So far, the hardest part has been leaving the shop, or staying away. It has become my center of gravity, and I'm constantly drifting toward it. There's always something to do, and all of us on the East Pole team love to work on building and constantly improving the company and customer experience. 


2. For someone who dreams of starting a small company in Atlanta, what is one piece of encouragement or advice you would give them?

The more and more I talk to other small business owners –– almost regardless of vertical or tenure –– I'm always so surprised how much we have in common, specifically in one area... we don't really know what we're doing, but we're trying to figure it out every day. Starting a small business is very much like building a ship at sea. This is so cliché, but you really do learn something new every day. It's not really "survival of the fittest" out here, but it might be "survival of the most resilient," or something like that.

We've only taken a few steps, so I don't mean to suggest we've arrived, but I do know that the attribute most responsible for getting us to where we are is resilience. We've caught a lot of bad breaks, but Jared, in particular, has always kind of carried this inexplicable confidence that things would always work out. So, our other business partner, Matt, and myself would kind of just go with that and, sure enough, because we were still standing as a business, we were eligible to catch good breaks, and we've had a few of those, too.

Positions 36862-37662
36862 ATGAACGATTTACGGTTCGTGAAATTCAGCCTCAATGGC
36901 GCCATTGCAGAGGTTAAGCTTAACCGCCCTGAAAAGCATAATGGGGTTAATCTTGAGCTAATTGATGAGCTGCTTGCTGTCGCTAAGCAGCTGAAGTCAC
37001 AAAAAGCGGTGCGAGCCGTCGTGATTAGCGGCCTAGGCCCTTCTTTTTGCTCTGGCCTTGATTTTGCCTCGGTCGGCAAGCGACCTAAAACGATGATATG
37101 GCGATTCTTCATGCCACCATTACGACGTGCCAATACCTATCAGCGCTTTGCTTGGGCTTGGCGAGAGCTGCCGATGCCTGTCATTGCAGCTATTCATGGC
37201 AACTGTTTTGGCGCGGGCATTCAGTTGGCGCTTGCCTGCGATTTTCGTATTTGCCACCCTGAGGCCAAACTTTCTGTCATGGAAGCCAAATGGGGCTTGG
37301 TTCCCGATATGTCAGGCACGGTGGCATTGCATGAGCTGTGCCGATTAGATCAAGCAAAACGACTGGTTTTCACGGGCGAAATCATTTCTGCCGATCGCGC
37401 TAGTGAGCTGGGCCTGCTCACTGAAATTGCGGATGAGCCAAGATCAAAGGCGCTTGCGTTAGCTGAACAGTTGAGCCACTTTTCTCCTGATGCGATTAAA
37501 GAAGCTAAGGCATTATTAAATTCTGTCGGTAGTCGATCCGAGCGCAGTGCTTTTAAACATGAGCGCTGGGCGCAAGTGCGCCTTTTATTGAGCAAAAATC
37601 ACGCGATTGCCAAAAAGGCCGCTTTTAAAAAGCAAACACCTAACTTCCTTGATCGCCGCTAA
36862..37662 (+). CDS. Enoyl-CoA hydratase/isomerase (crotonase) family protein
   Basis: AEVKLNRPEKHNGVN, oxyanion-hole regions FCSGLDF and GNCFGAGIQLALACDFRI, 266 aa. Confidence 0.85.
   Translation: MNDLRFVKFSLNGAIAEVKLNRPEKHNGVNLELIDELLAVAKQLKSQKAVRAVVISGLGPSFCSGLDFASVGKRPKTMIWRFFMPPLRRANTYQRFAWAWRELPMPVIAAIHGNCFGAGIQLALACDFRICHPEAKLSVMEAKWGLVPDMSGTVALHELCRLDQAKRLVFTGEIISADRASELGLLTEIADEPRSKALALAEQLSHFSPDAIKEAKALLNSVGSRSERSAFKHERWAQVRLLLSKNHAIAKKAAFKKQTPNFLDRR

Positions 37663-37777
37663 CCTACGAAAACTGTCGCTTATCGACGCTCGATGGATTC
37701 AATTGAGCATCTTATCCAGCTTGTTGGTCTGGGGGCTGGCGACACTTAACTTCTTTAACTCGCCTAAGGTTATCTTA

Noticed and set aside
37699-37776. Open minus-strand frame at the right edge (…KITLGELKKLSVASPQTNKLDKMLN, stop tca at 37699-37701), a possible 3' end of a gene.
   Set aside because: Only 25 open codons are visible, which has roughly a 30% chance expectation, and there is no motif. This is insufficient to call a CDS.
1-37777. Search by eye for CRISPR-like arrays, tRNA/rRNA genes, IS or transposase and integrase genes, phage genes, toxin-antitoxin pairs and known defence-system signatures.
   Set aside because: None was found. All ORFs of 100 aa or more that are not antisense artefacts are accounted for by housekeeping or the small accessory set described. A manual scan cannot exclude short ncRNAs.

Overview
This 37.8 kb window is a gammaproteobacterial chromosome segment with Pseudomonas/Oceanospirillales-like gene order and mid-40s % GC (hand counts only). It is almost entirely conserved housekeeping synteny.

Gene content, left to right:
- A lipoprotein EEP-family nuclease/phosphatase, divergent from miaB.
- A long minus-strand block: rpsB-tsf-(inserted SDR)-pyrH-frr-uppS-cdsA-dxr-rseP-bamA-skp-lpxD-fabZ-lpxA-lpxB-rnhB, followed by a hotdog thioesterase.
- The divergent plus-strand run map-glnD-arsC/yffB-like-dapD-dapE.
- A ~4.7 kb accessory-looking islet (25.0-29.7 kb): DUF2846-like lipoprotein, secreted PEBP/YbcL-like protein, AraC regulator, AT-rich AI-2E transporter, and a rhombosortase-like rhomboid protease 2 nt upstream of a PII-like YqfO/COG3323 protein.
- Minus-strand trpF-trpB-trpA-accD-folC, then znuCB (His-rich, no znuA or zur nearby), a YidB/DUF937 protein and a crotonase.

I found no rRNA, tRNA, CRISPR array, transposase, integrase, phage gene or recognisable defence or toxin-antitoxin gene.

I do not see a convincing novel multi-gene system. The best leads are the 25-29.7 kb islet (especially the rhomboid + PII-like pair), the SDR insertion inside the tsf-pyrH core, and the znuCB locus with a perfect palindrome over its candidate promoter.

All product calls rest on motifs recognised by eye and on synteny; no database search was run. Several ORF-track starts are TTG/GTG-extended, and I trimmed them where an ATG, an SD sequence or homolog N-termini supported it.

3. What are you most excited about for the future of  Atlanta as a coffee town?

When I lived in Phoenix and worked for Cartel Coffee Lab, I once had to pinch-hit and manage a Cartel store downtown in the heart of the tourism district the weekend Super Bowl XLIX came through town. This was the year the Patriots played the Seahawks (and won, because the Seahawks chose not to run the ball, which is all too familiar and all too painful for us Atlantans... so, for the record, the Patriots have really won two Super Bowls because their opponent chose not to run the football... I digress.)

That weekend was probably the hardest I've ever had to work. We served a non-stop line of people for nearly 72 consecutive hours –– no exaggeration. And many of those people were Seahawks fans, who were very quick to tell us about Seattle coffee. "You know," they'd say, "Starbucks started in Seattle." Or they'd kind of watch us as we made their drinks and remark, "We're from Seattle, kind of the coffee capital of the world, so it will be interesting to see how this stuff tastes."

Their attitudes were often obnoxious, as were the neon green accents on their Seahawks jerseys, but I kind of appreciate how pumped they were about their town's coffee scene. 

I hope one day, when Atlantans travel to Seattle en masse –– perhaps for Atlanta United to beat the Sounders or something –– that they walk into a café brag about how great the coffee is back home, just hopefully in a less obnoxious, more politely Southern way. I think that reality is attainable. That's kind of a weird answer, I know.


4. Lastly, I have to ask, who designed your beautiful space!?!

Designing our space was a team effort. Jared and I always knew that we'd want a roastery-coffee bar space, and that we'd want the roasting operation in sight. So we conceptualized it together, and Jared sort of sketched a plan out for our architect, Chris Evans with E+E Architecture in Athens. 

Jared's wife, Sara, and I collaborated on a lot of the interiors and finishes, with a lot of input from Jared and Matt. And we worked with Matt Hicks of Matix Woodworking and B10 Union on the furniture and bartop, which is all custom, except for the chairs.